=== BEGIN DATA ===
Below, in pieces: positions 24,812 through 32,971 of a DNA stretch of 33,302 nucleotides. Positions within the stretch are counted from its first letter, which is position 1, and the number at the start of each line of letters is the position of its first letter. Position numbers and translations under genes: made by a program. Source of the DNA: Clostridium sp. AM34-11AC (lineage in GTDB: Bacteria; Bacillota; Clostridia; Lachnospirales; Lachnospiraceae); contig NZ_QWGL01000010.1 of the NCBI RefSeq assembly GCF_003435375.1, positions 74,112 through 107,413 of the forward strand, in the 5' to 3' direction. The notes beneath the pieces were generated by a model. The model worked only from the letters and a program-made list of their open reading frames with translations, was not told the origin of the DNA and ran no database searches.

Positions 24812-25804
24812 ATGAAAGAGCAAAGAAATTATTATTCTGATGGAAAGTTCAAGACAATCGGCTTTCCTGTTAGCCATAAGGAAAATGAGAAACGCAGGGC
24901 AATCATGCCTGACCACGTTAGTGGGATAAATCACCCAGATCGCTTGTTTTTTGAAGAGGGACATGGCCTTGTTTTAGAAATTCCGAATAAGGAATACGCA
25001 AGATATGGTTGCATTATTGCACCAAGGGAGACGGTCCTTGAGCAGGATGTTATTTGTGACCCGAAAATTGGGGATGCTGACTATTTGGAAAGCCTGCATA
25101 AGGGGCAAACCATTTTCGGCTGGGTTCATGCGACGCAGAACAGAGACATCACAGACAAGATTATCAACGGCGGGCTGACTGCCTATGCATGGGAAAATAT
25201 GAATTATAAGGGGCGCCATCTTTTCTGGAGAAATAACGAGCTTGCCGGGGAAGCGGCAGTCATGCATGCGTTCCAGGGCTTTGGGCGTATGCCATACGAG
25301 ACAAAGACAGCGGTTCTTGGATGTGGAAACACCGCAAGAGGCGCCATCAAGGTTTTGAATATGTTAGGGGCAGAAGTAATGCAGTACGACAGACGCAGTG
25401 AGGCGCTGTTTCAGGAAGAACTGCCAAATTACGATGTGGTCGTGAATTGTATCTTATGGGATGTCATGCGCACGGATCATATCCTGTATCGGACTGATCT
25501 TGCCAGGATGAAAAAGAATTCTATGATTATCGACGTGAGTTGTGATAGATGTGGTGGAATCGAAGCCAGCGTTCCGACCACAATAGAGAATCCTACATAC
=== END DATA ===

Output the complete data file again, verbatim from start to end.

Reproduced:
Below, in pieces: positions 24,812 through 32,971 of a DNA stretch of 33,302 nucleotides. Positions within the stretch are counted from its first letter, which is position 1, and the number at the start of each line of letters is the position of its first letter. Position numbers and translations under genes: made by a program. Source of the DNA: Clostridium sp. AM34-11AC (lineage in GTDB: Bacteria; Bacillota; Clostridia; Lachnospirales; Lachnospiraceae); contig NZ_QWGL01000010.1 of the NCBI RefSeq assembly GCF_003435375.1, positions 74,112 through 107,413 of the forward strand, in the 5' to 3' direction. The notes beneath the pieces were generated by a model. The model worked only from the letters and a program-made list of their open reading frames with translations, was not told the origin of the DNA and ran no database searches.

Positions 24812-25804
24812 ATGAAAGAGCAAAGAAATTATTATTCTGATGGAAAGTTCAAGACAATCGGCTTTCCTGTTAGCCATAAGGAAAATGAGAAACGCAGGGC
24901 AATCATGCCTGACCACGTTAGTGGGATAAATCACCCAGATCGCTTGTTTTTTGAAGAGGGACATGGCCTTGTTTTAGAAATTCCGAATAAGGAATACGCA
25001 AGATATGGTTGCATTATTGCACCAAGGGAGACGGTCCTTGAGCAGGATGTTATTTGTGACCCGAAAATTGGGGATGCTGACTATTTGGAAAGCCTGCATA
25101 AGGGGCAAACCATTTTCGGCTGGGTTCATGCGACGCAGAACAGAGACATCACAGACAAGATTATCAACGGCGGGCTGACTGCCTATGCATGGGAAAATAT
25201 GAATTATAAGGGGCGCCATCTTTTCTGGAGAAATAACGAGCTTGCCGGGGAAGCGGCAGTCATGCATGCGTTCCAGGGCTTTGGGCGTATGCCATACGAG
25301 ACAAAGACAGCGGTTCTTGGATGTGGAAACACCGCAAGAGGCGCCATCAAGGTTTTGAATATGTTAGGGGCAGAAGTAATGCAGTACGACAGACGCAGTG
25401 AGGCGCTGTTTCAGGAAGAACTGCCAAATTACGATGTGGTCGTGAATTGTATCTTATGGGATGTCATGCGCACGGATCATATCCTGTATCGGACTGATCT
25501 TGCCAGGATGAAAAAGAATTCTATGATTATCGACGTGAGTTGTGATAGATGTGGTGGAATCGAAGCCAGCGTTCCGACCACAATAGAGAATCCTACATAC